The European Union is adopting a decidedly muscular approach to intercept the boats carrying migrants across the Mediterranean. It announced Wednesday the naval vessels will now “be able to board, search, seize, and divert vessels suspected of being used for human smuggling or trafficking on the high seas.”
The decision, which the bloc says is in line with international law, is a shift from the EU’s policy of surveillance and rescue, and it comes as Europe is coping with the most severe migrant crisis since World War II. So far this year, more than 500,000 people have crossed the Mediterranean to enter Europe. Of those, nearly 3,000 have died making the often-perilous journey.
The EU said its new mission will be called Sophia for the baby who was rescued with her mother off the coast of Libya in August. The mission will allow naval vessels to seize any vessel suspected to be carrying migrants. It’s the second phase of the naval operation, which was previously called EUNAVFOR Med.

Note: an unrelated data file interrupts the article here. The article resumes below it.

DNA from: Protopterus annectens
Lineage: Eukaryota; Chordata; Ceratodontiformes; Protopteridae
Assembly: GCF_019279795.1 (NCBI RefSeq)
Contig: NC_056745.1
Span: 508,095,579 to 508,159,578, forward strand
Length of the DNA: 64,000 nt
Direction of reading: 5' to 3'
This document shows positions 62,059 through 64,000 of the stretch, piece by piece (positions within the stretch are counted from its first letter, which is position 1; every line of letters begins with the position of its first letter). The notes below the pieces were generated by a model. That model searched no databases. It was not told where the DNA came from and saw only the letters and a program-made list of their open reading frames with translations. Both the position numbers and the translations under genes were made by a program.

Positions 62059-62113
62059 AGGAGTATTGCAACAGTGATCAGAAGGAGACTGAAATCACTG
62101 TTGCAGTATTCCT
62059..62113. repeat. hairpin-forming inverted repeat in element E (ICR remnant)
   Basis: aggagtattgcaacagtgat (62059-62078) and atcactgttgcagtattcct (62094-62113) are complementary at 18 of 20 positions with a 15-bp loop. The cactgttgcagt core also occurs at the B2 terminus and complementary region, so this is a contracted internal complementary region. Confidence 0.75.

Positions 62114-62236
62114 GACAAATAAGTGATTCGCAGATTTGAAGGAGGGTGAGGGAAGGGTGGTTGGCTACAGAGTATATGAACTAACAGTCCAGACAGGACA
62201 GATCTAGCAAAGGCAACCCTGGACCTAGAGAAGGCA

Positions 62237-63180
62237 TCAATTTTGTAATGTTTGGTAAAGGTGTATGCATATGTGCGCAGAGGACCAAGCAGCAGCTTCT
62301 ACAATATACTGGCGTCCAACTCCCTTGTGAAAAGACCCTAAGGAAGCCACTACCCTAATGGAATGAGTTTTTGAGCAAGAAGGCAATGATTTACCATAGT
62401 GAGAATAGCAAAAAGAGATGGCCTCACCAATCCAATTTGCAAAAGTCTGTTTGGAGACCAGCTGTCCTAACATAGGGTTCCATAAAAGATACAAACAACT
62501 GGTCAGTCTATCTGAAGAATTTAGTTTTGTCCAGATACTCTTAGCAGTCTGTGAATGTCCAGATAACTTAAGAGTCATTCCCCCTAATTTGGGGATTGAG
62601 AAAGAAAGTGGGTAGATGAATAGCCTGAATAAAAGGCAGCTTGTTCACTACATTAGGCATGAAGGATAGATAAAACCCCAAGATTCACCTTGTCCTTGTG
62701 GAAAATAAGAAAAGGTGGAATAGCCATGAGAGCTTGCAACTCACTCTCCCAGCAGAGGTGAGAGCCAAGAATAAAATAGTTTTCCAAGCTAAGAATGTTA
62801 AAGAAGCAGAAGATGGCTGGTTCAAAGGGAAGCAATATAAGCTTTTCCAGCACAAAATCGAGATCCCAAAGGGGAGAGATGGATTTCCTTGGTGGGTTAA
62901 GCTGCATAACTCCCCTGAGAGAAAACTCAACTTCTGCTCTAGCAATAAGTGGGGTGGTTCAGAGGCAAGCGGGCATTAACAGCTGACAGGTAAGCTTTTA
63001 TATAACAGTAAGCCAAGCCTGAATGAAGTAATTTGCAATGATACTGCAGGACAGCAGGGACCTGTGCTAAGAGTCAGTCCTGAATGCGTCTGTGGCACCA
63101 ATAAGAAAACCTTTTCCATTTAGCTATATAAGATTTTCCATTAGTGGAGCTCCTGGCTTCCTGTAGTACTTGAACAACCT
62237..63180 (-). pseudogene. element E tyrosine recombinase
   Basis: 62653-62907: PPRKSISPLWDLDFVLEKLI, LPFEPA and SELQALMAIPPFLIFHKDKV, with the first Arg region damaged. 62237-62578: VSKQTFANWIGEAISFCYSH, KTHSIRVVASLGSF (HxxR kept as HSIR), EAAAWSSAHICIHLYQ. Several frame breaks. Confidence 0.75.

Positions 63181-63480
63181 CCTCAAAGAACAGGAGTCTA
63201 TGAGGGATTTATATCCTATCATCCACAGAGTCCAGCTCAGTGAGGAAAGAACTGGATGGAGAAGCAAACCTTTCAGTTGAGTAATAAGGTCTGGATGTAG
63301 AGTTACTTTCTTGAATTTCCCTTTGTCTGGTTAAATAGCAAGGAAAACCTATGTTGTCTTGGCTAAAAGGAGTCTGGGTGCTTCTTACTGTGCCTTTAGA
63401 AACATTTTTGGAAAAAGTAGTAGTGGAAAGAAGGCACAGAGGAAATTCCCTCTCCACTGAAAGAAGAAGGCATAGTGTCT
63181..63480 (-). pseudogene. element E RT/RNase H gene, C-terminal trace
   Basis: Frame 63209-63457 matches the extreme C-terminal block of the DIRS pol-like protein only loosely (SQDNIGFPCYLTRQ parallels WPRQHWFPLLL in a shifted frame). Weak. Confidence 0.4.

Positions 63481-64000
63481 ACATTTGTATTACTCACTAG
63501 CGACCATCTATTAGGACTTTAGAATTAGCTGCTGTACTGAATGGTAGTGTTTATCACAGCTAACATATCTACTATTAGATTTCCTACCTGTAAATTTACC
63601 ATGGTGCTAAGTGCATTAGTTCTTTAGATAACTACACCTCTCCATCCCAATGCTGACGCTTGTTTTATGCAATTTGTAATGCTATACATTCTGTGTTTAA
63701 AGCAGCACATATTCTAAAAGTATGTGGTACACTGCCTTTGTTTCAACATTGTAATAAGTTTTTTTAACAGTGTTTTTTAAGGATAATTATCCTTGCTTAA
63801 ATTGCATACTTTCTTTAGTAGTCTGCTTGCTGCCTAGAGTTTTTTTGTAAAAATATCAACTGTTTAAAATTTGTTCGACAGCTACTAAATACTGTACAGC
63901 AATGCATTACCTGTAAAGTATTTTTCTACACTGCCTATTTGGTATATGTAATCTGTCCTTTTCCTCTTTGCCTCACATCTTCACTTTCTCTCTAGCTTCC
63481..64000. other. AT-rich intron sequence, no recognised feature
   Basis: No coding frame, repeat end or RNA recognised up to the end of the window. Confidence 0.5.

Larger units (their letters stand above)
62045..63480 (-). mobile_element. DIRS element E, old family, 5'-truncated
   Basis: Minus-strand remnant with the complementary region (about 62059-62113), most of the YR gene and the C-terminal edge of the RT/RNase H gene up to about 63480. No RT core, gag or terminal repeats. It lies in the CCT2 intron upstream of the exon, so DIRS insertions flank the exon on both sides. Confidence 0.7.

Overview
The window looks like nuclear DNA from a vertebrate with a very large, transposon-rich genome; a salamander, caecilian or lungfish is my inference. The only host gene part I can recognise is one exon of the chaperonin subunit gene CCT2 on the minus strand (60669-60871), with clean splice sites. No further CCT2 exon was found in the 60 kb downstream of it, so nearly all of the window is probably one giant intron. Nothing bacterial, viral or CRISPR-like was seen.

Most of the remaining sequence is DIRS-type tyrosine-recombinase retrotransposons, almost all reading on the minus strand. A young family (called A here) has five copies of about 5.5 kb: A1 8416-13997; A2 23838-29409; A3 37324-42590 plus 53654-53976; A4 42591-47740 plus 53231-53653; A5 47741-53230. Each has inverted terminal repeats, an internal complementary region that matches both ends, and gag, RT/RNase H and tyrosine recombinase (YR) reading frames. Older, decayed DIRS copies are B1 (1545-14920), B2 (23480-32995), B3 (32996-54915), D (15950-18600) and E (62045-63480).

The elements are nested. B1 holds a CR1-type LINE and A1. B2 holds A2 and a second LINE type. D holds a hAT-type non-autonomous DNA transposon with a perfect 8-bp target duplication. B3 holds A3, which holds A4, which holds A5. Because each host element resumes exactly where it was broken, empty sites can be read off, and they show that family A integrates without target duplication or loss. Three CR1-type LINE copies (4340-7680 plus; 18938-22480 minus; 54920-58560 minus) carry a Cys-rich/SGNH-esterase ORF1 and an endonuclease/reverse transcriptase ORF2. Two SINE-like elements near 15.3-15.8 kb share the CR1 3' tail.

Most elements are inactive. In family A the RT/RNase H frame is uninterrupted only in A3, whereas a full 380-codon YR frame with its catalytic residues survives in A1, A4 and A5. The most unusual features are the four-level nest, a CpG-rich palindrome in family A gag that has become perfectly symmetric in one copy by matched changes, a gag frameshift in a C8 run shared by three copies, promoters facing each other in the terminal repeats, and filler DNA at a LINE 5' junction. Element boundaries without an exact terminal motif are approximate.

It’s unclear if the EU’s maritime efforts will have the intended results. The bloc has been unable to find a consensus on how to cope with the flow of migrants, many of whom are headed to Germany, which announced over the summer that it was suspending the bloc’s usual rules for asylum-seekers. Those rules mandate that asylum-seekers register in the first country they enter. The decision contributed not only to the increased flow of migrants, but also to some of the most-bitter divisions among states like Germany, which has opened its doors to the asylum-seekers, and Hungary, which has not.
The crisis is expected to be discussed when German Chancellor Angela Merkel and French President Francois Hollande address the European Parliament on Wednesday.
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